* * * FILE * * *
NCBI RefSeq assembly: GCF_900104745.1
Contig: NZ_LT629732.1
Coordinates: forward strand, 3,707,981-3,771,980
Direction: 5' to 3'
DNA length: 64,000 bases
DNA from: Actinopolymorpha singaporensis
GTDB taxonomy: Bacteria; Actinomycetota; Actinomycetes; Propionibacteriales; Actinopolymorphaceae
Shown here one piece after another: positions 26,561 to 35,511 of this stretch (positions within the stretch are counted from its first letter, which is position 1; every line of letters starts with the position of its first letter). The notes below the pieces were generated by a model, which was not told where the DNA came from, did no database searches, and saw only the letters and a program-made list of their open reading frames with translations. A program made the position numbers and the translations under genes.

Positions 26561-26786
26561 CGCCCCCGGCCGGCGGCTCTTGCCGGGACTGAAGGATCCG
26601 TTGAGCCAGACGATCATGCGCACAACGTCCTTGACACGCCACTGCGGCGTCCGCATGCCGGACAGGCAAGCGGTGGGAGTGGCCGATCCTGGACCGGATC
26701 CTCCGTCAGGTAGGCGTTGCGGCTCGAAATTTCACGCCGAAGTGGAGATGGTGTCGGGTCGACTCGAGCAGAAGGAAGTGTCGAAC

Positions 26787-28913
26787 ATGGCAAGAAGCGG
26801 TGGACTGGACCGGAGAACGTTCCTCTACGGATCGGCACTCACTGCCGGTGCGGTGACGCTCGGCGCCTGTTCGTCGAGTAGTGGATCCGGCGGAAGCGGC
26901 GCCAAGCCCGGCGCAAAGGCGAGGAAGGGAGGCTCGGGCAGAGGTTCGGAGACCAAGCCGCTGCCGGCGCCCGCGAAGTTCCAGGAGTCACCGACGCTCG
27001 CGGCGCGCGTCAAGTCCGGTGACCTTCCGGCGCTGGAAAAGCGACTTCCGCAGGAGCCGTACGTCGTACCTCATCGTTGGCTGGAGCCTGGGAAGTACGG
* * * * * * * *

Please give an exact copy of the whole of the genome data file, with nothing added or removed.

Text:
NCBI RefSeq assembly: GCF_900104745.1
Contig: NZ_LT629732.1
Coordinates: forward strand, 3,707,981-3,771,980
Direction: 5' to 3'
DNA length: 64,000 bases
DNA from: Actinopolymorpha singaporensis
GTDB taxonomy: Bacteria; Actinomycetota; Actinomycetes; Propionibacteriales; Actinopolymorphaceae
Shown here one piece after another: positions 26,561 to 35,511 of this stretch (positions within the stretch are counted from its first letter, which is position 1; every line of letters starts with the position of its first letter). The notes below the pieces were generated by a model, which was not told where the DNA came from, did no database searches, and saw only the letters and a program-made list of their open reading frames with translations. A program made the position numbers and the translations under genes.

Positions 26561-26786
26561 CGCCCCCGGCCGGCGGCTCTTGCCGGGACTGAAGGATCCG
26601 TTGAGCCAGACGATCATGCGCACAACGTCCTTGACACGCCACTGCGGCGTCCGCATGCCGGACAGGCAAGCGGTGGGAGTGGCCGATCCTGGACCGGATC
26701 CTCCGTCAGGTAGGCGTTGCGGCTCGAAATTTCACGCCGAAGTGGAGATGGTGTCGGGTCGACTCGAGCAGAAGGAAGTGTCGAAC

Positions 26787-28913
26787 ATGGCAAGAAGCGG
26801 TGGACTGGACCGGAGAACGTTCCTCTACGGATCGGCACTCACTGCCGGTGCGGTGACGCTCGGCGCCTGTTCGTCGAGTAGTGGATCCGGCGGAAGCGGC
26901 GCCAAGCCCGGCGCAAAGGCGAGGAAGGGAGGCTCGGGCAGAGGTTCGGAGACCAAGCCGCTGCCGGCGCCCGCGAAGTTCCAGGAGTCACCGACGCTCG
27001 CGGCGCGCGTCAAGTCCGGTGACCTTCCGGCGCTGGAAAAGCGACTTCCGCAGGAGCCGTACGTCGTACCTCATCGTTGGCTGGAGCCTGGGAAGTACGG